Why can’t Mitt Romney officially lock up the Republican nomination? Despite the victory of Rick Santorum in the Louisiana primary this past weekend, it now seems likely that Gov. Romney will be the Republican nominee. Last week’s substantial victory in Illinois again demonstrated that Romney is the only Republican candidate who attracts majorities in the important heartland states. His victories earlier in Florida and Ohio demonstrated that he is the candidate with the most support in these critical November battlegrounds. But he can’t close the deal. Why?
Clearly the governor has had real difficulty connecting with the most conservative Republican primary voters, especially in the South. This was demonstrated again this past weekend when Rick Santorum had a solid victory in Louisiana. However, these victories in southern states, while giving a news-cycle boost to Santorum, have little impact on the general election race. While Gov. Romney may not be winning the hearts of the hard-core conservative southern voter, these voters are not going to favor President Obama over the Republican nominee come November. What is really surprising to me is that Romney has done so poorly in the context of a weak Republican field.
Newt Gingrich carries the burden of his ugly divorces and remarriages and the number of Republicans in Congress he alienated during his tenure as speaker. In conversations I have in D.C., New York and elsewhere, I hear over and over again concern that so many of the speaker’s former colleagues refuse to support him. In the end, this inability to win support from the former colleagues he led as speaker in the House has been a defining negative to his campaign.
Ron Paul is a candidate with a near-cult following. No one, probably including the candidate himself, believes he will win; yet he continues to get enough votes to deny Romney an outright majority in any state.
Finally, there is former Sen. Rick Santorum, who has effectively emerged as the last alternative candidate to Romney. However, his lack of focus, money and staff has made his campaign less than overwhelming. Additionally, while he has won in the South, he has not been able to demonstrate electoral appeal in key electoral states. Most damaging in the eyes of most political experts is the way he lost his Senate re-election bid in 2006. Seldom has an incumbent senator been rejected by his constituents like Santorum was by the voters of Pennsylvania. He lost by a margin of 59 percent to 41 percent, one of the largest margins of defeat ever for an incumbent senator. His comments on contraception, on President Kennedy’s speech about religion, and on Obama and college education are too far to the political right and makes it unlikely he can win outside a Republican primary.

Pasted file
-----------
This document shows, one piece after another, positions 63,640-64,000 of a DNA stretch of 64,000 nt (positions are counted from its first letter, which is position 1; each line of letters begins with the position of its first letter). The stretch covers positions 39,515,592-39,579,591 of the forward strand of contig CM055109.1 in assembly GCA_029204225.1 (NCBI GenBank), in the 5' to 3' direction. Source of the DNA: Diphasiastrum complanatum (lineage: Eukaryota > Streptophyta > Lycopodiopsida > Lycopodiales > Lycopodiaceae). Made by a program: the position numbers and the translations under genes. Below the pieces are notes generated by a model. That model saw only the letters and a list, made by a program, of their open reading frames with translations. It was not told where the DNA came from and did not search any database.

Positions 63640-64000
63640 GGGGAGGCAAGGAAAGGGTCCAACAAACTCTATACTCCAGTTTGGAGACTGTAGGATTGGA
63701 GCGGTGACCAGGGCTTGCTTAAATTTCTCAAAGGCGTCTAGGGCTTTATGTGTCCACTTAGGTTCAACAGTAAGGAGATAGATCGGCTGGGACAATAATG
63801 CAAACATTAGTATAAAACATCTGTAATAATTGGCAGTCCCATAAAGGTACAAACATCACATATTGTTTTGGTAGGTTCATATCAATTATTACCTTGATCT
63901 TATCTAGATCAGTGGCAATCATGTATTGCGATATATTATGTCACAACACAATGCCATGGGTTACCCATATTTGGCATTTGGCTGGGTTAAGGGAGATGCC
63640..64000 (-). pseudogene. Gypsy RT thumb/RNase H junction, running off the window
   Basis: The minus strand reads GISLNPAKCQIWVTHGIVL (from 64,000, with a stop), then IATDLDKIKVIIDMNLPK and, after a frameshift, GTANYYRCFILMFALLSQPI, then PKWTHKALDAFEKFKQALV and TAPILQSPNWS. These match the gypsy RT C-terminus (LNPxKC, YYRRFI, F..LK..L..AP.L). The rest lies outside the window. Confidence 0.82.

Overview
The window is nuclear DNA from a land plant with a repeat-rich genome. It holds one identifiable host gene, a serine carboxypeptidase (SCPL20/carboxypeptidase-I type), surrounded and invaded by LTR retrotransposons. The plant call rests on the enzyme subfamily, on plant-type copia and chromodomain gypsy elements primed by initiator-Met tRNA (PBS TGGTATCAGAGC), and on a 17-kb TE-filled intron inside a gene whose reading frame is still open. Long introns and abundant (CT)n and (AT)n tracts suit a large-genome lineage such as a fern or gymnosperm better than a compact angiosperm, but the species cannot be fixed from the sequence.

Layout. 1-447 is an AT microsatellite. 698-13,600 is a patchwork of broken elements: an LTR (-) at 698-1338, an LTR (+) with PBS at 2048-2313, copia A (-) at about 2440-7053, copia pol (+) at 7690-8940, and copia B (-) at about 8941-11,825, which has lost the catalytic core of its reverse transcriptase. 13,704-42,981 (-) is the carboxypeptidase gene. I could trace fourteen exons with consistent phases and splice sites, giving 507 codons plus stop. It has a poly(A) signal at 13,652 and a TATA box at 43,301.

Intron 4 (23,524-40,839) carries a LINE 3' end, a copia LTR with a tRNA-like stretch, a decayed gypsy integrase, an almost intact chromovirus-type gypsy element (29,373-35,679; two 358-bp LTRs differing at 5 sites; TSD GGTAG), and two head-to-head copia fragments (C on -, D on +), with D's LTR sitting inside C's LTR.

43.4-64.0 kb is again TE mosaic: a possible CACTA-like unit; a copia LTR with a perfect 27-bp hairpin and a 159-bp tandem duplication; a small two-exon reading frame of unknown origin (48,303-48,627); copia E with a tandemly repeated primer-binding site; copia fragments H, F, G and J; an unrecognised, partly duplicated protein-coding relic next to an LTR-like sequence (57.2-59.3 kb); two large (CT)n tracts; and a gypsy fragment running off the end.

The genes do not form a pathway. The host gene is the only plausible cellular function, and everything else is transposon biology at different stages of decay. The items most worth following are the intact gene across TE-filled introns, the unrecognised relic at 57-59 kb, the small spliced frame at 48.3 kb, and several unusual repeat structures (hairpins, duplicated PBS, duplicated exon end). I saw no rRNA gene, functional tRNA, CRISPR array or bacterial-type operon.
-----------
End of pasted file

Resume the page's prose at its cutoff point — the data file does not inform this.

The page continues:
Yet, with these seriously flawed candidates Romney has not been able to become the clear winner. He still hasn’t won in a Deep South race, he has not been able to defeat the weak field with a clear 50-percent-plus majority, and despite some improvement, he has not been able to connect with middle income voters on key economic issues.
The Republican Party is fortunate to have a deep bench with most of the rising stars backing the governor, and with the endorsement of Jeb Bush Romney continues his theme of inevitability.
I don’t share the view that the 2012 Republican primary is similar to the tough battle between Clinton and Obama in 2008. I believe the issues raised by Romney’s conservative opponents have the potential to keep some key Republican constituencies’ home on Election Day. This will be the key to the next phase of the Republican nomination process, how do opponents exit, and strengthen the Romney brand. As I have stated, the hard-core conservatives won’t vote for the president, but they may stay home and hence help Obama’s efforts. The good news for Romney is that the hard-core conservatives probably hate Obama more than they don’t support Romney; but the argument that there is no difference has the potential to hurt the Republican effort. That is why for Santorum, and to a lesser extent Gingrich and Paul, the end of their campaigns may be more critical to Romney than the primary votes to date.
Tom Block is a public policy consultant who had a 21-year career with JP Morgan Chase where he served as head of government relations in D.C. and created a Washington research product. A native Kentuckian, he also created the bank’s EU Government Relations program and developed a new position as U.S. Government Policy Strategist focusing on how U.S. government policy impacts capital markets. He has an extensive government and banking background, has worked on political campaigns and as a speech writer. He is a trustee of Bernheim Aboretum in Louisville and holds a B.A. degree in political science from American University. He and his wife now make their home in Kentucky. He is a regular contributor to KyForward. Contact him at firstname.lastname@example.org.